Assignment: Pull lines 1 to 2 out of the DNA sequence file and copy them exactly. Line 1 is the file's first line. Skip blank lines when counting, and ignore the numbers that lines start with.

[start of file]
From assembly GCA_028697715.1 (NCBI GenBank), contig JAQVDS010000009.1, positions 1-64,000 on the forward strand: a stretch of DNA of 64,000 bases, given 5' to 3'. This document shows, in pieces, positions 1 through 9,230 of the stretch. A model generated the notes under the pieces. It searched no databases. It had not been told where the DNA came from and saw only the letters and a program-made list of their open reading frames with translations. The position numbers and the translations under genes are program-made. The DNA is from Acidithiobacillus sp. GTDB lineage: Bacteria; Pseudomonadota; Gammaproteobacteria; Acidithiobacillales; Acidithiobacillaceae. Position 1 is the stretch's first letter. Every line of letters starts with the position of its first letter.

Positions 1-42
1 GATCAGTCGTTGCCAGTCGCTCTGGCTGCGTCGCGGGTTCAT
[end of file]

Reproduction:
From assembly GCA_028697715.1 (NCBI GenBank), contig JAQVDS010000009.1, positions 1-64,000 on the forward strand: a stretch of DNA of 64,000 bases, given 5' to 3'. This document shows, in pieces, positions 1 through 9,230 of the stretch. A model generated the notes under the pieces. It searched no databases. It had not been told where the DNA came from and saw only the letters and a program-made list of their open reading frames with translations. The position numbers and the translations under genes are program-made. The DNA is from Acidithiobacillus sp. GTDB lineage: Bacteria; Pseudomonadota; Gammaproteobacteria; Acidithiobacillales; Acidithiobacillaceae. Position 1 is the stretch's first letter. Every line of letters starts with the position of its first letter.

Positions 1-42